I received a long email from reader Leslie MacMillan, and I suggested that he turn it into a post for our readers. He kindly agreed. I asked him to write me a brief biography, which is below:
Leslie is a retired physician who worked as an academic clinician-teacher and in hospital practice. Now in obscurity, he enjoys dinner with his family at a reasonable hour, playing the piano, and indulging his grandchildren.”
And here’s his contribution:
Canadian Medical Association Journal yields to external religious pressure, censors published letter
by Leslie MacMillan
The Canadian Medical Association Journal (CMAJ, “the Journal”) has retracted a Letter to the Editor following orchestrated religious pressure that accused the Journal and the author of “Islamophobia”.
“Islamophobia” is one of those words hurled at people without a definition of what it means. Unlike many slurs, though, this one does have a definition. “-phobia” means “fear of”. A phobia can be irrational or it can be well founded. Islamophobia, then, indicates only a fear of the implications of the tenets of Islam or the intentions of its adherents. It cannot by the fact alone be equated with hate speech or, obviously, racism. Yet it so often is. Sometimes speakers will say, “tantamount to hate speech”, pulling their punches and evading the implication of an accusation of an offence under the Criminal Code of Canada and some other countries. Fear can be thought of as unease or suspicion that professed views of love and tolerance are not sincere; it is then rational to withhold trust, the trust that liberal societies need to function. If one is accused of Islamophobia, one ought to be able to respond, “Yes, I am. Here’s why.”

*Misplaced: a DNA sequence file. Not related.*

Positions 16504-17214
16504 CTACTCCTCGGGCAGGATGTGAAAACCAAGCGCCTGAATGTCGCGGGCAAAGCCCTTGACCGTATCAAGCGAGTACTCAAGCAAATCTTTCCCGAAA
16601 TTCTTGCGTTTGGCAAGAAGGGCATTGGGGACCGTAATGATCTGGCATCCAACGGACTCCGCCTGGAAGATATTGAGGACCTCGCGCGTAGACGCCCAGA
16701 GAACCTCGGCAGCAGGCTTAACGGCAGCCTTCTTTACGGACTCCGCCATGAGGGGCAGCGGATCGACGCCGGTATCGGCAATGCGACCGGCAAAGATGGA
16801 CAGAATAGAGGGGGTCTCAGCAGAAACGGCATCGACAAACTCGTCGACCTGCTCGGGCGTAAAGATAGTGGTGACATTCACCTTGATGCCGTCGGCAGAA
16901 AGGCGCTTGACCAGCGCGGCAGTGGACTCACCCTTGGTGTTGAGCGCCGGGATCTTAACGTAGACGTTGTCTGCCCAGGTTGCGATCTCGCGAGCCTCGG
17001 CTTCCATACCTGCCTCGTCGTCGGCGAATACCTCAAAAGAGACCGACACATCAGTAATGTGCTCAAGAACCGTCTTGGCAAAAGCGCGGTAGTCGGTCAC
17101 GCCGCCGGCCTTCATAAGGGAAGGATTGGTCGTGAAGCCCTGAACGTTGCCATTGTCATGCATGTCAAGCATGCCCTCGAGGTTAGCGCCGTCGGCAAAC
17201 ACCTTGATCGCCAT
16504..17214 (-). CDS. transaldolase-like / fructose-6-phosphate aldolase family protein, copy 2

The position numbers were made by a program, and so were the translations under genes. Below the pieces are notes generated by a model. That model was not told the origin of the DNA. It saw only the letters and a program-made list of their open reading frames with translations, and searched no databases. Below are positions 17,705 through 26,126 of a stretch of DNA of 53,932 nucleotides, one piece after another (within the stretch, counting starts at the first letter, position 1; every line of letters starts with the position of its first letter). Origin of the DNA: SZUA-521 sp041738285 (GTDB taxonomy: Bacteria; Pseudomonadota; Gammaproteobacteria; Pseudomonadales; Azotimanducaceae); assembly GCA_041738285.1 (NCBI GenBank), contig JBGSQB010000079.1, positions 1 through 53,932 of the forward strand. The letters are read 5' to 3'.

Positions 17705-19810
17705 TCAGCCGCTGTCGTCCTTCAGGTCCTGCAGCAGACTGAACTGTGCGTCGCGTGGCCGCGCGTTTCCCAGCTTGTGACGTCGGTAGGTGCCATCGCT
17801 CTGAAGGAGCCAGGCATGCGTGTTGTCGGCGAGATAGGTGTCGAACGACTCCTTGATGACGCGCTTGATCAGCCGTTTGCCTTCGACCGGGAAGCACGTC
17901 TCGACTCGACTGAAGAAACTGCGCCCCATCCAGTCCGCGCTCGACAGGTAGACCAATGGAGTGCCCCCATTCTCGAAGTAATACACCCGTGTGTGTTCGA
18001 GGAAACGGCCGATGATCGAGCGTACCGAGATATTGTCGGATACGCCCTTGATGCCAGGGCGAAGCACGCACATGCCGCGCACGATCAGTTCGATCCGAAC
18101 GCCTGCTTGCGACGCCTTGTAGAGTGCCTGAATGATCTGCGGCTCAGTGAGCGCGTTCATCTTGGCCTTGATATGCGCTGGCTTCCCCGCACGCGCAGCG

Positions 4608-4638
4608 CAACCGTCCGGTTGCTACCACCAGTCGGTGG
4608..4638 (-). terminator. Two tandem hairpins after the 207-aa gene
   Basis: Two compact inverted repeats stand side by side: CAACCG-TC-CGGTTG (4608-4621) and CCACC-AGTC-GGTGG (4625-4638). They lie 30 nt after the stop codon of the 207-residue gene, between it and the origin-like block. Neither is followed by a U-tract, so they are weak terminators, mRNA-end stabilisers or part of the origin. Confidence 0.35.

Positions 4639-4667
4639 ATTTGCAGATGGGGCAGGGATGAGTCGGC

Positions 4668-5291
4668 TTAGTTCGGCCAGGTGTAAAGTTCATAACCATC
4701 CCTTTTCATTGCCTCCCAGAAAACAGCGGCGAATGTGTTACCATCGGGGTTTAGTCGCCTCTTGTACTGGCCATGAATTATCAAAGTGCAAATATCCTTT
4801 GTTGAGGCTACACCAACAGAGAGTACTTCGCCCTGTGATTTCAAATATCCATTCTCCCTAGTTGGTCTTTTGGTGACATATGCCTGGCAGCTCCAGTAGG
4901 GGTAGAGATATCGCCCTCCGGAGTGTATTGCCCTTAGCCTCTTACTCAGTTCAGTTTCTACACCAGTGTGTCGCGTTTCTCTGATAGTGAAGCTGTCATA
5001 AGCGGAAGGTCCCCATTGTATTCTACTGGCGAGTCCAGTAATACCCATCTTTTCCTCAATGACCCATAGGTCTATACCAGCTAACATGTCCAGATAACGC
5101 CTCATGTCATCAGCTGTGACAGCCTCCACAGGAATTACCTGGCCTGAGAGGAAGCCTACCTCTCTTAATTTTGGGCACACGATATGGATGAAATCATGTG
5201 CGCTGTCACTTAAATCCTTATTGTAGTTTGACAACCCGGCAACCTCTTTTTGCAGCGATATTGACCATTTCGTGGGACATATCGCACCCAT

For the cover page of its 8 Nov 21 on-line issue, the Journal used this stock photo. There was no contextual link to any one article in the issue. It seems to have been a generic free-standing cover photo in that it appears on the sidebar for each of the articles in the issue.
Dr. Sherif Emil, a senior academic surgeon in pediatrics at Montréal Children’s Hospital and McGill University wrote to the editor of the Journal objecting to depicting such a young child wearing a hijab. He quoted Yasmine Mohammed, a Vancouver activist who has championed equality for Muslim women: “The cover of @CMAJ features a little girl in hijab. How disheartening to see my so-called liberal society condone something that is only happening in the most extremist of religious homes.” Emil then acknowledged his respect for the women he sees in his practice who wear the hijab—mothers and some adolescent patients. He continued (direct quotations indented hereafter):